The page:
Book publishing: Twentieth Century
At the beginning of the twentieth century, literary agents appeared. Literary agents represented authors in contract negotiations and were consistently able to obtain high rates of royalties and large advance payments for their clients. These higher sums for authors decreased the publishing houses’ profit margins, making it more difficult and less common for houses to speculate on new authors. Literary agents may also have been indirectly responsible for the increased marketing efforts that appeared around the same time: As higher payments to the author became common, publishing houses placed additional emphasis on generating sales to maintain reasonable profits.
In spite of resource shortages, Word War I had a relatively small impact on the American publishing industry. One significant effect of the war was a decrease in purchasing power among the middle class, and publishers began to look to other markets to maintain their profits. During this time period, universities grew significantly in both number and size, causing the demand for college textbooks to grow rapidly. Eventually, many publishing houses depended on their educational departments to generate income and support less profitable undertakings. Textbooks were also in demand in primary and secondary schools; these textbooks became another significant income generator, as the adoption of a textbook or series guaranteed large-scale sales, with the likelihood of a long-term relationship.
The Great Depression had an immediate effect on America’s publishing industry, bringing drastically decreased sales, minimal profits, and numerous bankruptcies. Publishers began to experiment with new marketing techniques to attract readers, including holding the first book fair in America, which was held by The New York Times during the 1930’s. To mitigate the effects of the Depression on booksellers, Simon&Schuster developed the policy of accepting returns on unsold books for credit against future purchases. Other publishers quickly followed, and the practice became standard in the industry.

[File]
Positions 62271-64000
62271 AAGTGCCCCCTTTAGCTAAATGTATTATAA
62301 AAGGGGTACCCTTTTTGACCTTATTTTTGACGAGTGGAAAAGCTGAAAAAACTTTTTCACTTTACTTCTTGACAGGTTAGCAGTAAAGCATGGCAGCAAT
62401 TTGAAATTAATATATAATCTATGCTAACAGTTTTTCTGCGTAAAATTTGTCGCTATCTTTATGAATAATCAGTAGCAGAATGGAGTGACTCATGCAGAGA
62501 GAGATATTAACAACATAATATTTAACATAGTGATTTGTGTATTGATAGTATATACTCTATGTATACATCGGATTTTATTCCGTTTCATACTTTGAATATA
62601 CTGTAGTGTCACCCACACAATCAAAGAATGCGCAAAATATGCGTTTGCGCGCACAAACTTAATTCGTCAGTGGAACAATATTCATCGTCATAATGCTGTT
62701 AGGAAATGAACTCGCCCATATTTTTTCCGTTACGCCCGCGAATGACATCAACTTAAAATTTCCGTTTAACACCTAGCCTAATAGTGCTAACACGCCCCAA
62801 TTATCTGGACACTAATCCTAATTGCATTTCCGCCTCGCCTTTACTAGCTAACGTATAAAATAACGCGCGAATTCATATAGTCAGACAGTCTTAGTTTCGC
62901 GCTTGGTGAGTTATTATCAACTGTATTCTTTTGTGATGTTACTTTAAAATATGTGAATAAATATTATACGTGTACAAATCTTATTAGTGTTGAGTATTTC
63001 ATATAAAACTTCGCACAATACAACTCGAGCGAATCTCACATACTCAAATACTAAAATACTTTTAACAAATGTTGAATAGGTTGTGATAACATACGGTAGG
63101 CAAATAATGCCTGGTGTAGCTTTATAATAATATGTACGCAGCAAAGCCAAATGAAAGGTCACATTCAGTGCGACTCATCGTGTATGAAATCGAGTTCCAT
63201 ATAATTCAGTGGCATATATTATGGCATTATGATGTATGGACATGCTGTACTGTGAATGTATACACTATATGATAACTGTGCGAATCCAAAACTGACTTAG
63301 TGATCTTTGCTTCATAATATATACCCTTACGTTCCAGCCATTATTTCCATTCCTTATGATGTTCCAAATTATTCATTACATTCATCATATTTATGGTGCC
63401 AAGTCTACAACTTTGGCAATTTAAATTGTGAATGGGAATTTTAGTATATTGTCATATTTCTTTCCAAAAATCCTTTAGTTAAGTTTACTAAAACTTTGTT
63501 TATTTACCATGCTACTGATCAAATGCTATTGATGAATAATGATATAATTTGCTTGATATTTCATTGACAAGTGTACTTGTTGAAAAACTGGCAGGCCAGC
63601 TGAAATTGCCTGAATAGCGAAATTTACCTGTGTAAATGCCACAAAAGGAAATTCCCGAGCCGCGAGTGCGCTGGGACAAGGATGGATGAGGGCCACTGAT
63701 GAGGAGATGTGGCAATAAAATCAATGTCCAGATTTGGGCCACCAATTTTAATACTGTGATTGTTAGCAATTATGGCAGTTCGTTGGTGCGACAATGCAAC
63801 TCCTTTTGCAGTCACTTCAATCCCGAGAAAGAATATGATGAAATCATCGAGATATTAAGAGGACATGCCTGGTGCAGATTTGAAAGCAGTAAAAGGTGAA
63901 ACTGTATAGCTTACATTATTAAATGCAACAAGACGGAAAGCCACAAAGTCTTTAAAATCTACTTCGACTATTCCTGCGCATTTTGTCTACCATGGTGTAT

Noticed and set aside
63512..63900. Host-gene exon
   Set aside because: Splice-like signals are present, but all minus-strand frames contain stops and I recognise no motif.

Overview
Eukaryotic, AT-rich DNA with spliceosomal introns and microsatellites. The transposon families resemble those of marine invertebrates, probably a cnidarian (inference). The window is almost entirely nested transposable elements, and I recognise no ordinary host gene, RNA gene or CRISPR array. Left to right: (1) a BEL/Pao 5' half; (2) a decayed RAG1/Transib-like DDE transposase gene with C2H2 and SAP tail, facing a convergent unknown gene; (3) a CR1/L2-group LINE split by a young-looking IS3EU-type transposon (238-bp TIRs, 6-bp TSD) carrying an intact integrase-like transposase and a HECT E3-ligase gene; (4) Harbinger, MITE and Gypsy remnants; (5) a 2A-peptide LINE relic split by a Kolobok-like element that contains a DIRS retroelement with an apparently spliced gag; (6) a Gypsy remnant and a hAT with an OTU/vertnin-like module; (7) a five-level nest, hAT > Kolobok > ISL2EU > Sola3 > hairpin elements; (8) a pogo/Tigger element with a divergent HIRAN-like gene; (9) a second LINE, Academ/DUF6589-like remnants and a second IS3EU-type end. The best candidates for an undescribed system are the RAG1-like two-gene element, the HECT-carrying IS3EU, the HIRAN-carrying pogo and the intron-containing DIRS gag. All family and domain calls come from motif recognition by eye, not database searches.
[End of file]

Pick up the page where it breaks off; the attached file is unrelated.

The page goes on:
As did World War I, World War II had minimal negative impact on the publishing industry, and postwar boom conditions stimulated significant economic growth. The middle class grew quickly, causing the book market to expand, and the number of publishing houses grew in response. In addition, the paperback was reintroduced to the market after the war, allowing publishers to sell cheaper books to a wider audience. By the early 1950’s, the paperback had become the most widely distributed type of book; this remained true into the twenty-first century.
Toward the end of the twentieth century, the publishing industry became increasingly centered in a few large conglomerates. As had been the case in the nineteenth century, small publishers were unable to compete and were forced out of business. Around the same time, a new category of publishers was created: the nonprofit press. Nonprofit presses are typically focused on putting forth the work of a particular genre or set of genres, but they all share the mission of producing work that otherwise might be passed over by the larger publishers as lacking in commercial appeal.
A new medium, e-books, or electronic books, appeared in 1971, when Michael Hart created the first electronic book: a copy of the Declaration of Independence. In spite of initial concerns about e-books infringing on the traditional book market, major publishing companies began to work at the end of the twentieth century to understand and establish themselves in the e-book market. During the early twenty-first century, e-books began to gain mainstream acceptance and expanded into new formats, such as installment books compatible with cell phone displays.